A guide to finding property in Venice

July 6th, 2009 | by Ainsley |

With renowned attractions such as St Mark’s Square, the Palazzo Ducale, the Grand Canal, the Bridge of Sighs, it is no surprise that Venice in Italy is one of the world’s most magical cities.

There is little surprise either in why it is one of the most sought-after spots in which to own property in Italy. Mind you, it is not exactly one of the cheapest. The top-end of the Venice real estate market has remained virtually untouched by the worldwide slowdown and prestige apartments routinely fetch the best part of US$10million in upmarket areas such as between the Rialto Bridge and St Mark’s Square on the Grand Canal.

The sky-high prices of real estate in Venice have seen some property investors shy away from the city. They have merely followed in the footsteps of large swathes of the local population. Since the 1950s, nearly 70 per cent of them have headed for the outskirts, leaving Venice’s present-day population down to a mere 60,000 hardy souls.

However, you do not always need millions to buy a home in the city. One highly affordable area is Dorsoduro, south of the city centre and just a short boat ride away. Here, expect around US$350,000 for small, well-appointed flat. Dorsoduro is brimming with vitality. The city’s Ca’ Foscari University is here and after dark the area becomes the centre of Venetian nightlife.

Yet Dorsoduro also oozes upmarket chic. The Accademia art gallery and Peggy Guggenheim Museum are here. They were recently joined by the Punta della Dogana Museum, on the site of a 17th century customs building.

Even more affordable is Castello, the largest of Venice’s six districts, which lies just east of St Mark’s Square but is not yet deluged by hordes of tourists. Here, expect around US$420,000 for an 80sq m two-bedroom home.

Given the city’s flooding woes, there is an ongoing Euro 4 billion project to build a network of dams to protect Venice from the sea. That notwithstanding, some purchasers try to avoid ground-floor apartments. Either way, a handy piece of advice would be to obtain a full survey and ensure that the property you plan to purchase is above the highest water level for the area.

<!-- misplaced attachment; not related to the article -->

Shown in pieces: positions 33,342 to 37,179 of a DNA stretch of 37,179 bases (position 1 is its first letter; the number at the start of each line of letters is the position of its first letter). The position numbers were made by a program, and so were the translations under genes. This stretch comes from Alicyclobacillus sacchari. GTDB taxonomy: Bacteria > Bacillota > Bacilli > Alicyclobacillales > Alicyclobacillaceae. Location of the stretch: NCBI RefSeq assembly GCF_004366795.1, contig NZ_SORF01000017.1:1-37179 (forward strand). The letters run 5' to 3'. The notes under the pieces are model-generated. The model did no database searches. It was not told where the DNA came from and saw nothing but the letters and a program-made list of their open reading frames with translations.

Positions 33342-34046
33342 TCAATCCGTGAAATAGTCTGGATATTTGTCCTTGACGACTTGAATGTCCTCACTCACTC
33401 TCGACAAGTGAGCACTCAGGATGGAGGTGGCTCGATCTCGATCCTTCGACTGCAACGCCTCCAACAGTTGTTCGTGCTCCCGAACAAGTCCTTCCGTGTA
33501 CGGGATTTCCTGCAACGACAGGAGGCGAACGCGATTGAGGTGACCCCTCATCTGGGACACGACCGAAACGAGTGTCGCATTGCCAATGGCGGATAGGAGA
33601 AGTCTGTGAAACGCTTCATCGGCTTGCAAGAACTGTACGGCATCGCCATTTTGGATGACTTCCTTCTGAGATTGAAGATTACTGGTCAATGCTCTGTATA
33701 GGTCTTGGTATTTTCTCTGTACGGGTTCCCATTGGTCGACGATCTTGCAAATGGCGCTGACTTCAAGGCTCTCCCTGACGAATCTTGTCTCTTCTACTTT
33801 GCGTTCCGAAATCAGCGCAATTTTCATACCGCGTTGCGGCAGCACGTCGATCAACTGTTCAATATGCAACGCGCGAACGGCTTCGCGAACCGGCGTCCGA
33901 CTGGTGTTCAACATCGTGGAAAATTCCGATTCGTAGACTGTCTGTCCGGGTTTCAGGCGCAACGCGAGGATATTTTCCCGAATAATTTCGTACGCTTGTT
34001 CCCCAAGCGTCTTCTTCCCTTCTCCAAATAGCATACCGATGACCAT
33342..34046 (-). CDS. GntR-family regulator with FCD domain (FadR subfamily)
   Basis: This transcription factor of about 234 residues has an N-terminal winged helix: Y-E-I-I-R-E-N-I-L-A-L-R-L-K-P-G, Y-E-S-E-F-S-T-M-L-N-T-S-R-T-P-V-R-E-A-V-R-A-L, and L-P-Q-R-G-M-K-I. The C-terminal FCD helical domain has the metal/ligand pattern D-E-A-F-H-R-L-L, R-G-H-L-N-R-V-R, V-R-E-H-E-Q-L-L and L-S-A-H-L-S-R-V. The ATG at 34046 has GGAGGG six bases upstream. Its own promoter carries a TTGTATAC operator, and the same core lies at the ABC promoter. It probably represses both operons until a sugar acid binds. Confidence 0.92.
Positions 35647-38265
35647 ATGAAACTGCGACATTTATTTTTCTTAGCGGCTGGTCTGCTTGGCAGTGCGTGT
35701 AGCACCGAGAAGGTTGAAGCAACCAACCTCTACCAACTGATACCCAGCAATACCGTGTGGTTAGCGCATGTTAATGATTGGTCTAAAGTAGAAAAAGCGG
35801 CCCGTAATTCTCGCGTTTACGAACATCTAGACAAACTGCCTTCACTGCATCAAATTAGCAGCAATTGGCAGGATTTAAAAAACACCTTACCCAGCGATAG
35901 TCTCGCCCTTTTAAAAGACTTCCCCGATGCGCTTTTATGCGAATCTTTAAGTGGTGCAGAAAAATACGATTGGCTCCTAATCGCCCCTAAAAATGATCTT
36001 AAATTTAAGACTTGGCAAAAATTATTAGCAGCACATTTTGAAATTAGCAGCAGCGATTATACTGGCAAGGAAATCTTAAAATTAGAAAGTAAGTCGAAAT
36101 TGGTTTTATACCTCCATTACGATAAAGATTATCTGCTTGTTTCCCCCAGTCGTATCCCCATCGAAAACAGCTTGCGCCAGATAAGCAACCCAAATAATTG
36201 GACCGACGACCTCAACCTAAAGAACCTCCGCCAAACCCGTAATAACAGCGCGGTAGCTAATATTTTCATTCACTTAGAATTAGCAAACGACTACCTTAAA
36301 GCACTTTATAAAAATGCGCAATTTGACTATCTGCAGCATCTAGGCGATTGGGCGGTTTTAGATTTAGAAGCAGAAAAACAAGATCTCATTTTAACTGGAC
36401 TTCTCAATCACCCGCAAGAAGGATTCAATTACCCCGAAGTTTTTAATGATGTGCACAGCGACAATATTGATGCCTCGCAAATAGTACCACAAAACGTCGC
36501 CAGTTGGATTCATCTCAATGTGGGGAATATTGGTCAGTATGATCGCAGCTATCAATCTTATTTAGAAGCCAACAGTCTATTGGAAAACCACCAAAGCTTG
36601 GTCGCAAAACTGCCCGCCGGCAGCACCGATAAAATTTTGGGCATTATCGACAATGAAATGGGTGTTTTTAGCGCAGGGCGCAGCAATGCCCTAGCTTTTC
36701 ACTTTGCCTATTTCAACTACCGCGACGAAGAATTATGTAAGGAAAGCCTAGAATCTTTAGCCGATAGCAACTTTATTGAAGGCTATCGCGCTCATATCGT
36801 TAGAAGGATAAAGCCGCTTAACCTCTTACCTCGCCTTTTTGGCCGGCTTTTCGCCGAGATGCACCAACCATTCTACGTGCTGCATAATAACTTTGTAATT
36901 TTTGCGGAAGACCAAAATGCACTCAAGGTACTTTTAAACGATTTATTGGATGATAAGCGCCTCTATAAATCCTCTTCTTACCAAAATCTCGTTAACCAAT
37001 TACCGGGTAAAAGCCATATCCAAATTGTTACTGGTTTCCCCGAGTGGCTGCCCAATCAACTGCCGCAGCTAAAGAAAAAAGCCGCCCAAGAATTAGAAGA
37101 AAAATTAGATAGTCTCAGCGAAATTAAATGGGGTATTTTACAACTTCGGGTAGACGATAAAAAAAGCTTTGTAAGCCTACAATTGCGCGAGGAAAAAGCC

That said, more than 19 million visitors flock here each year, attracted by its Venice’s timeless appeal and by events such as the carnival in February/March; the Biennale arts festival in summer and autumn; and the Venice Film Festival in August/September.

It means excellent rental potential for pretty much 12 months of the year. In high season, expect US$1,700 a week from a one-bedroom property; US$2,500 for a two-bedroom one; and US$8,000-plus for the top-end of the market.

Alternatively, there are 118 islands in the Venetian archipelago which also represent excellent buying opportunities.

In Burano, some 10km north-east, US$625,000 can land you a house rather than just an apartment. Nearby Torcello and Tellestrina Chioggia are also scenic. However, rental yields diminish the further away from the city centre you go.

Another possibility is the historic towns scattered some 30-45 minutes by train from Venice. In Padova, expect to pay US$550,000 for an 80 sq m two-bedroom home. Elsewhere, however, budget US$350,000 for a two-bedroom town centre apartment in either Treviso, renowned for its wine and cuisine, or Vicenza, a Unesco World Heritage Site.

Enjoyed this article? Then why not look at property in nearby regions such as Tuscany, Umbria and the Italian Lakes?

You must be logged in to post a comment.